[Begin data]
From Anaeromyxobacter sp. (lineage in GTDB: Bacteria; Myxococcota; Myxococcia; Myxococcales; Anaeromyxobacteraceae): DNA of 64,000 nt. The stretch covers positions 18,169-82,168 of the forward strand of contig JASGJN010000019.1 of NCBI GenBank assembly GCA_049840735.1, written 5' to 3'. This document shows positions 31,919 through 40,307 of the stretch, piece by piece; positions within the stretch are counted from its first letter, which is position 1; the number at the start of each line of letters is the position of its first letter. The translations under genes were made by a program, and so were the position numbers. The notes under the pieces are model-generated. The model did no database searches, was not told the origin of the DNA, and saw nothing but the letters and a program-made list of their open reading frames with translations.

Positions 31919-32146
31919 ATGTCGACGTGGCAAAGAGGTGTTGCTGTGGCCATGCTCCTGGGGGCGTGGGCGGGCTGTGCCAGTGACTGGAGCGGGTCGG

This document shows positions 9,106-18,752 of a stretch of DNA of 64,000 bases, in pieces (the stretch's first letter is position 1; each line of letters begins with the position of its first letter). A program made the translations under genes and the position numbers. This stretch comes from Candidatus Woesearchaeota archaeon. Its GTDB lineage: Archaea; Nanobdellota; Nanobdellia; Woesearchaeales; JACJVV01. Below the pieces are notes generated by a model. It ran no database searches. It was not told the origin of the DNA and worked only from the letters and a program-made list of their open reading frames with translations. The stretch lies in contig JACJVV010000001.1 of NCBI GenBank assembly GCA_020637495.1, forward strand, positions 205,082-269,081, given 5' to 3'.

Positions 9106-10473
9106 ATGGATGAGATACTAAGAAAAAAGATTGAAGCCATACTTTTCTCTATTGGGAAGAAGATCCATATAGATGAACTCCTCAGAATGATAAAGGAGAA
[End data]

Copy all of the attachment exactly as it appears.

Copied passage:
From Anaeromyxobacter sp. (lineage in GTDB: Bacteria; Myxococcota; Myxococcia; Myxococcales; Anaeromyxobacteraceae): DNA of 64,000 nt. The stretch covers positions 18,169-82,168 of the forward strand of contig JASGJN010000019.1 of NCBI GenBank assembly GCA_049840735.1, written 5' to 3'. This document shows positions 31,919 through 40,307 of the stretch, piece by piece; positions within the stretch are counted from its first letter, which is position 1; the number at the start of each line of letters is the position of its first letter. The translations under genes were made by a program, and so were the position numbers. The notes under the pieces are model-generated. The model did no database searches, was not told the origin of the DNA, and saw nothing but the letters and a program-made list of their open reading frames with translations.

Positions 31919-32146
31919 ATGTCGACGTGGCAAAGAGGTGTTGCTGTGGCCATGCTCCTGGGGGCGTGGGCGGGCTGTGCCAGTGACTGGAGCGGGTCGG

This document shows positions 9,106-18,752 of a stretch of DNA of 64,000 bases, in pieces (the stretch's first letter is position 1; each line of letters begins with the position of its first letter). A program made the translations under genes and the position numbers. This stretch comes from Candidatus Woesearchaeota archaeon. Its GTDB lineage: Archaea; Nanobdellota; Nanobdellia; Woesearchaeales; JACJVV01. Below the pieces are notes generated by a model. It ran no database searches. It was not told the origin of the DNA and worked only from the letters and a program-made list of their open reading frames with translations. The stretch lies in contig JACJVV010000001.1 of NCBI GenBank assembly GCA_020637495.1, forward strand, positions 205,082-269,081, given 5' to 3'.

Positions 9106-10473
9106 ATGGATGAGATACTAAGAAAAAAGATTGAAGCCATACTTTTCTCTATTGGGAAGAAGATCCATATAGATGAACTCCTCAGAATGATAAAGGAGAA